Humans do not have direct access to retinal flow during walking

Souman JL, Freeman TCA, Eikmeier V, Ernst MO (2010)
Journal of Vision 10(11): 14.

Zeitschriftenaufsatz | Veröffentlicht | Englisch
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Souman, Jan L.; Freeman, Tom C. A.; Eikmeier, Verena; Ernst, Marc O.UniBi
Abstract / Bemerkung
Perceived visual speed has been reported to be reduced during walking. This reduction has been attributed to a partial subtraction of walking speed from visual speed (F. H. Durgin & K. Gigone, 2007; F. H. Durgin, K. Gigone, & R. Scott, 2005). We tested whether observers still have access to the retinal flow before subtraction takes place. Observers performed a 2IFC visual speed discrimination task while walking on a treadmill. In one condition, walking speed was identical in the two intervals, while in a second condition walking speed differed between intervals. If observers have access to the retinal flow before subtraction, any changes in walking speed across intervals should not affect their ability to discriminate retinal flow speed. Contrary to this "direct access hypothesis," we found that observers were worse at discrimination when walking speed differed between intervals. The results therefore suggest that observers do not have access to retinal flow before subtraction. We also found that the amount of subtraction depended on the visual speed presented, suggesting that the interaction between the processing of visual input and of self-motion is more complex than previously proposed.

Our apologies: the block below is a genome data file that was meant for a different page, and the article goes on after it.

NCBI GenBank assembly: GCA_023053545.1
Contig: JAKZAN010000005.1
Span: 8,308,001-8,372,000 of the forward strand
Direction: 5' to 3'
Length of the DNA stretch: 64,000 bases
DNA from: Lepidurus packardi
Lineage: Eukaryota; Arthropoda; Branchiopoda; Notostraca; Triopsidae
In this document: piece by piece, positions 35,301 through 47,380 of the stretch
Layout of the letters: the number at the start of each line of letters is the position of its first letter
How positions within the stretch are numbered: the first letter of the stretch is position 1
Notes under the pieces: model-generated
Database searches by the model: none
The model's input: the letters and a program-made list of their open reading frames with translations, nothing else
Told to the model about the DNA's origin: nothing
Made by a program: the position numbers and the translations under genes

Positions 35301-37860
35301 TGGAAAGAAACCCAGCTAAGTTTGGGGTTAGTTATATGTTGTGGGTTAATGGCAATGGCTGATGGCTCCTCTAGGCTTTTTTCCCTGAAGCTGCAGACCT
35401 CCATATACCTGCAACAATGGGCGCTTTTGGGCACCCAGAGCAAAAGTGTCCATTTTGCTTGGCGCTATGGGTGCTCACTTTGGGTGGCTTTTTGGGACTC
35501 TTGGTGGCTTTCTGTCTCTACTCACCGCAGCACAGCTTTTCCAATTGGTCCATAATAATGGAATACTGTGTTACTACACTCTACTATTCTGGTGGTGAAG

walking; frame of; retinal flow; visual motion perception; locomotion; reference; self-motion
Journal of Vision
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Souman JL, Freeman TCA, Eikmeier V, Ernst MO. Humans do not have direct access to retinal flow during walking. Journal of Vision. 2010;10(11):14.
Souman, J. L., Freeman, T. C. A., Eikmeier, V., & Ernst, M. O. (2010). Humans do not have direct access to retinal flow during walking. Journal of Vision, 10(11), 14.
Souman, Jan L., Freeman, Tom C. A., Eikmeier, Verena, and Ernst, Marc O. 2010. “Humans do not have direct access to retinal flow during walking”. Journal of Vision 10 (11): 14.
Souman, J. L., Freeman, T. C. A., Eikmeier, V., and Ernst, M. O. (2010). Humans do not have direct access to retinal flow during walking. Journal of Vision 10, 14.
Souman, J.L., et al., 2010. Humans do not have direct access to retinal flow during walking. Journal of Vision, 10(11), p 14.
J.L. Souman, et al., “Humans do not have direct access to retinal flow during walking”, Journal of Vision, vol. 10, 2010, pp. 14.
Souman, J.L., Freeman, T.C.A., Eikmeier, V., Ernst, M.O.: Humans do not have direct access to retinal flow during walking. Journal of Vision. 10, 14 (2010).
Souman, Jan L., Freeman, Tom C. A., Eikmeier, Verena, and Ernst, Marc O. “Humans do not have direct access to retinal flow during walking”. Journal of Vision 10.11 (2010): 14.

5 Zitationen in Europe PMC

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